Mary C. Joyce was the New Media Operation Manager of Barrack Obama’s electoral staff. German Techsite Golem interviewed her during re:publica, a german blogger conference last week. It’s not about the tools, she says, it’s the strategy. I almost guessed that…
There is a new ad idea for social media, called WOMI – Word Of Mouth Impression. Developed by a company with a name that says it all: Social Media.
It functions like a mini-application that spreads in my own social network of contacts and friends, and I wonder: does it do that automatically, whenever I interact with it? Here is the description of Techcrunch:
WOMI campaigns present visitors with ads asking them for some kind of input either though a multiple choice question or using a text field. SocialMedia then uses this input to customize ads which are shown to the userâ€™s friends on the same social network.
For example, if an ad for Star Wars had a call-to-action asking if I was on the Light Side or Dark Side of the Force, it could take my response and then present my friends with an ad that said â€œJason is on the Light Side, how about you?â€. In turn, their responses are passed on to all of their friends, making this among the first kind of advertising with a viral element.
This is spooky, unless they definitely ask users before they present their friends with the answers to the multiple choice questions. It’s like a facebook app that spreads as soon as you launch it, without even asking.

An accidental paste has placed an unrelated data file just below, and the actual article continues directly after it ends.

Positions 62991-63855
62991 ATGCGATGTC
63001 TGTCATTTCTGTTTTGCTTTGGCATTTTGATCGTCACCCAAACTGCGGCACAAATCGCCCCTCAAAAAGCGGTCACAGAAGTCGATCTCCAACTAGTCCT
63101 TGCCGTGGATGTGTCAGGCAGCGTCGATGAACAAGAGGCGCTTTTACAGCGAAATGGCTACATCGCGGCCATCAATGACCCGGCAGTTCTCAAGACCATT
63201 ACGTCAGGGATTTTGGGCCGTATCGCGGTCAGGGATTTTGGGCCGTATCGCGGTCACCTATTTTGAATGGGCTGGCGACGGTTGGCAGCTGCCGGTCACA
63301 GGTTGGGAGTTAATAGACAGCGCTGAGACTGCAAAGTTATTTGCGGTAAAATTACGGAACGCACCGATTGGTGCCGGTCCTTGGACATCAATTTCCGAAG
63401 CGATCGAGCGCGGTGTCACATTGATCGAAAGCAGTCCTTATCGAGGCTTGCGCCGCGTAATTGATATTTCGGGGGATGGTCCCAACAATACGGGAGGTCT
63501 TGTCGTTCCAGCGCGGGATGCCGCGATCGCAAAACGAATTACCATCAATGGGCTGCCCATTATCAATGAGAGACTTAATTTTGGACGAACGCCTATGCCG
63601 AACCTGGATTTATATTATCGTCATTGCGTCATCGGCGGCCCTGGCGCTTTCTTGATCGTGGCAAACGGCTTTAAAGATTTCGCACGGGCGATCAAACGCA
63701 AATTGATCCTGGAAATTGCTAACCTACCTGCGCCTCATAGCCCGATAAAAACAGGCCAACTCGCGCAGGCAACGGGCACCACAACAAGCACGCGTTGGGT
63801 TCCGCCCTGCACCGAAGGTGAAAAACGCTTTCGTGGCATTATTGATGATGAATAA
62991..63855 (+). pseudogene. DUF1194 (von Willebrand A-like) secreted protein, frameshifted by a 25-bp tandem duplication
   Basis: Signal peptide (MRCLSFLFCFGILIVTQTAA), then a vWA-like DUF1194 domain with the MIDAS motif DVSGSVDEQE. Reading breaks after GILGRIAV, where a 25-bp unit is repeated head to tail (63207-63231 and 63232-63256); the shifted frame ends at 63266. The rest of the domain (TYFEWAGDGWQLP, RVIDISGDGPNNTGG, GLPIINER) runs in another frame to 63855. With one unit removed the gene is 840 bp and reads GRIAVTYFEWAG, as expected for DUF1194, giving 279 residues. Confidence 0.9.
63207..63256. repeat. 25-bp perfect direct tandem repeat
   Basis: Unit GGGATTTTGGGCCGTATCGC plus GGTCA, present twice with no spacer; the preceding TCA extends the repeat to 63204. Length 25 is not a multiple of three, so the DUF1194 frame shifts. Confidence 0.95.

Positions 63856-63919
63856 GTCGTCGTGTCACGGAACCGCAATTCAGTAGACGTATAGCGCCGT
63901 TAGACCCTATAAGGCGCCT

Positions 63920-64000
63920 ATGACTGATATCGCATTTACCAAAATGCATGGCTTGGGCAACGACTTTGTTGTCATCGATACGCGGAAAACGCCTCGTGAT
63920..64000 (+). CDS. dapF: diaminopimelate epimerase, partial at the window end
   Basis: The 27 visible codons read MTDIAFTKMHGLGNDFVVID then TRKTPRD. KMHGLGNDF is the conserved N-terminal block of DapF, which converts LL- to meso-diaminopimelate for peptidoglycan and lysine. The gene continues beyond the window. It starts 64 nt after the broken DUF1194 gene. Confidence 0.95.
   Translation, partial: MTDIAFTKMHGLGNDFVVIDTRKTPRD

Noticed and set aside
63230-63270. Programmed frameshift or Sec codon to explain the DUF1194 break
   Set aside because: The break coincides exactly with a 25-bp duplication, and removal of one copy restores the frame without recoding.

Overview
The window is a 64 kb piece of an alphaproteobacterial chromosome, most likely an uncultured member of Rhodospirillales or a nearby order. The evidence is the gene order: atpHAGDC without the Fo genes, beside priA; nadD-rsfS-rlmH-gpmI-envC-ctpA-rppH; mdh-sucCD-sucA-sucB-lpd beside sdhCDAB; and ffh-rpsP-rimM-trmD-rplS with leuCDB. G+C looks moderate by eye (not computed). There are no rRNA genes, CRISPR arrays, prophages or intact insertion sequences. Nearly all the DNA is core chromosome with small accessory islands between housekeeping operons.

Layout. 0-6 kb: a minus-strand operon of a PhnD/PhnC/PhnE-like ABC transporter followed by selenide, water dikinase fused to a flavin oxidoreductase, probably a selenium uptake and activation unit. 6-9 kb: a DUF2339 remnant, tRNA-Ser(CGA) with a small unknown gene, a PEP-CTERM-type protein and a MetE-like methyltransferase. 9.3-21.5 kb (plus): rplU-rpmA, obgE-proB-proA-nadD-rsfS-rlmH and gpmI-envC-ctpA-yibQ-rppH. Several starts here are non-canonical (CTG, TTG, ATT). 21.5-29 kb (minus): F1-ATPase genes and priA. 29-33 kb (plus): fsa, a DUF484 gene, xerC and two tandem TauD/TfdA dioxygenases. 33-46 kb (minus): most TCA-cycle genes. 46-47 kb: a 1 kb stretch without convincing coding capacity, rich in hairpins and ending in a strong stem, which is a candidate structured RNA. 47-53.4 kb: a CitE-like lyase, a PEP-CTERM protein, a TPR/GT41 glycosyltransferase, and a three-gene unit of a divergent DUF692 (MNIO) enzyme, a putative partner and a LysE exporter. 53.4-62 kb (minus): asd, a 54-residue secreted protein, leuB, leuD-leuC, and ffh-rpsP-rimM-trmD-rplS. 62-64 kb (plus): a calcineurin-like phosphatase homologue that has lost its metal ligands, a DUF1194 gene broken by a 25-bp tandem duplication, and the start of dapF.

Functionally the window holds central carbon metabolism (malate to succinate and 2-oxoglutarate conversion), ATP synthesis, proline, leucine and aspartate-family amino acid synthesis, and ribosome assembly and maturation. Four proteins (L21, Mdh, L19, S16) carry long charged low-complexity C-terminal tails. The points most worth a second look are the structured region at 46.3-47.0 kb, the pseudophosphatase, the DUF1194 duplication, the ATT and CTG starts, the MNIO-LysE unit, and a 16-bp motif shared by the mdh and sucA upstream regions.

If however, the user stays in full control, it could turn out to be rather interesting. Especially if you get to see all your friends responses later on, too. People love to see how they compare in polls and questionnaires. This can be a huge playground for brands. More effective than regular applications/widgets in a sense, because of the „classical“ advertising component: „pushing“ these polls onto the profil pages of friends and contacts, instead of just mentioning in some news feed „XYZ installed application ABC“.
All social networks are heavily working on finding ways to earn money through some kind of advertising or marketing.
MySpace, one of the biggest (if not THE biggest) social network is already earning close to billion dollars in revenue.
Now they launched a new self serving ad platform. Ads are served on a CPC basis and you have to design them yourself. However, they’re not text ads, they’re display ads, which you can design yourself on the myspace website
The most interesting feature, however, is the targeting options you have. As Techcrunch writes:
The key to MySpaceâ€™s ad platform is their hypertargeting technology. Facebook allows targeting as well, although itâ€™s based on interest areas put in by users directly. So if someone says they like books, you can target ads to them based on that. What MySpace does is much different – they build out a profile of each user based on what they do on MySpace over time, with 1,200 different ways to categorize each user. So if you only want to target women who live in California between the ages of 25-30 who like motorcycles, i can. There are 2,842 of them on MySpace.